We turn our attention back to the QMJHL for defenceman Jared McIsaac.
Playing on the high powered Halifax Mooseheads, McIsaac is a two-way defender who has some good puck skills that allow him to dance with the puck when he so chooses. He is praised for his defensive play but as we will see below, he was a high event player all year and was able to put up some reasonable point totals to balance out the scoring.
The young defender could hear his name called in the first round of the upcoming draft but we have him sitting as the 40th best prospect in the 2018 NHL Entry Draft.
- Age/Birthdate:17.47/ March 27, 2000
- Birthplace: Dartmouth, NS, CAN
- Frame:6-foot-1/ 194 lbs
- Draft Year Team:Halifax Mooseheads(QMJHL)
- Nova Scotia Peewee AAA Champion
- NSMBHL Rookie All-Star Team
- NSMBHL Second All-Star Team
- NSMMHL Rookie Defenceman Award
- NSMMHL Top Defenseman
- QGC-16 Bronze Medal
- YOG Silver Medal
- QMJHL All-Rookie Team
- QMJHL Defensive Rookie of the Year (Raymond Lagacé Trophy)
- Hlinka Memorial Gold Medal
- U18 WJC Top 3 Player on Team
McIsaac was selected 2nd overall by the Mooseheads in the 2016 QMJHL Entry Draft and he immediately made an impact with 32 points in his rookie season, which led to him being named to the All-Rookie Team and QMJHL Defensive Rookie of the Year.
He followed that up by representing Canada at the U18 World Juniors to close out that season and then once again at the Ivan Hlinka in August. Being named to Canada for the U18’s at 17 years old is always a good sign.
The Dartmouth native dressed for Canada again at the U18’s in April and was named a Top 3 player for his team.
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There’s a bit to digest here.
First off, McIsaac stands out in terms of SEAL, INV%, XLS% and shots per game. All indicators that he is doing things well on the ice and suggest that he is a good bet for trending towards being an NHL defenceman.
His point totals were fairly reliant on powerplay production with a few shorthanded points thrown in there. Not concerning overall but they do make a large portion of his offence.
There is a lot red in the 5-on-5 event tracker and that is complemented by a lot of green. This tells us that a lot of things happened on the ice while McIsaac was out there. A lot of scouting reports suggest that he is a defensive defenceman but his point totals and those event tracking suggest he is more of a two-way defender that came out just ahead in terms of GF%.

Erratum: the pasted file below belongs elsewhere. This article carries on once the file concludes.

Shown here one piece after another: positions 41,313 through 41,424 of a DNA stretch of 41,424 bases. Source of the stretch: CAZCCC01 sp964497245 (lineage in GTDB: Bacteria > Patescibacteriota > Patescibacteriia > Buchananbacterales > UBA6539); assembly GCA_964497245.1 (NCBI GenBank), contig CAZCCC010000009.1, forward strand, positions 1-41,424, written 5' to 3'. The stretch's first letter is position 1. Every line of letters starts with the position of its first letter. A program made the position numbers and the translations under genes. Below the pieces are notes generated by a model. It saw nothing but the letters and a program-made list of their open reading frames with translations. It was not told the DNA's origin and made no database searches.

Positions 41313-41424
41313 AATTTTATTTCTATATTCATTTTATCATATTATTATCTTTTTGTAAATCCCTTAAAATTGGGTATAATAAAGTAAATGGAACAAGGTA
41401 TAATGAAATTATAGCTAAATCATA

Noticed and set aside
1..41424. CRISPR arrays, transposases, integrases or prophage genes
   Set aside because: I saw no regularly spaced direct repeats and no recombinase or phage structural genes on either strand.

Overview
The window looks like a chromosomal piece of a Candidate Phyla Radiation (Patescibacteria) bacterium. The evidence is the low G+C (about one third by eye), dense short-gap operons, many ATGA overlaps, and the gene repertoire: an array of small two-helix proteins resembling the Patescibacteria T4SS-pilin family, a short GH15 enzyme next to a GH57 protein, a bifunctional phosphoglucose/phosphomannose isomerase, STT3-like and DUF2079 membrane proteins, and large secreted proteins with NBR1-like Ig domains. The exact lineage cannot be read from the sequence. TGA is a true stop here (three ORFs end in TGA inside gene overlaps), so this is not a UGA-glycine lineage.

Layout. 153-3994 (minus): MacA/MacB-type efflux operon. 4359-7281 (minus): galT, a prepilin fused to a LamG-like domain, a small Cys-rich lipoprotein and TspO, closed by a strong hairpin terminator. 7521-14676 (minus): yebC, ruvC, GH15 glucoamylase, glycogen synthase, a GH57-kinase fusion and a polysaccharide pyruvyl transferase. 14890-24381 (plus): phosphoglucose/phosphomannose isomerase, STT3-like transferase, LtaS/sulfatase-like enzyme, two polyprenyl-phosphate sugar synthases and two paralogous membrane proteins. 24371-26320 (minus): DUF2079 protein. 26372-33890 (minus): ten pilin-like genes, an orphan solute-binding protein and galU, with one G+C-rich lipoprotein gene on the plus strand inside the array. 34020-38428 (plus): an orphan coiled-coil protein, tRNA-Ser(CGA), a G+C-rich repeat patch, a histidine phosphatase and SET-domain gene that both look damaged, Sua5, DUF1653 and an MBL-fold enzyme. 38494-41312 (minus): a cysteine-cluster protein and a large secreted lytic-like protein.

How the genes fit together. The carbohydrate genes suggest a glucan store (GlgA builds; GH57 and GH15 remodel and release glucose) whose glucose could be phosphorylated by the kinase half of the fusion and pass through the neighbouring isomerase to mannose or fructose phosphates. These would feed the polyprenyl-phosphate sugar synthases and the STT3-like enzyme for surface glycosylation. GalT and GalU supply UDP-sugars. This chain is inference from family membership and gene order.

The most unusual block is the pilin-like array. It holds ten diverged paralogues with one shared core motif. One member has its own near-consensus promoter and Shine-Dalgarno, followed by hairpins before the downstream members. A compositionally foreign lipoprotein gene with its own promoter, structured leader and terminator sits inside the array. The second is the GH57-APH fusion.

Adjusted Scoring (SEAL)
When playing with Otto Somppi and Filip Zadina, he helped them produce better GF% numbers than without. He saw positive results with Raphael Lavoie and Jake Ryczek. He did see a few negative results in GF% WOWY with his other most common linemates.
He wasn’t relied on offensively at 5v5 play and that shows with him landing in the middle of the defensive pairings in 5v5 eP60.
McIsaac saw his ice time climb in the later parts of the year and then during the playoffs. He was leaned on heavily during the postseason and saw some fairly decent production rates and goal differential (from the chart above) when playing a lot. That is a good sign and great end to the season for him. He followed that up with his good performance at the U18.
His promising rookie season produced a 41.6% success rate among his cohorts and that number fell to 25.8% for his draft season.
This percentage isn’t surprising given that he produced 0.72 points per game. Still a good percentage for an early second round pick in any draft.
Before the season began, Jared McIsaac was a highly thought of prospect for this draft class that saw his stock slip during the year and then rise back up into the conversation as a first-round pick. As we can see in the draft rankings below, he is now firmly entrenched as a first round player in almost all of the public services.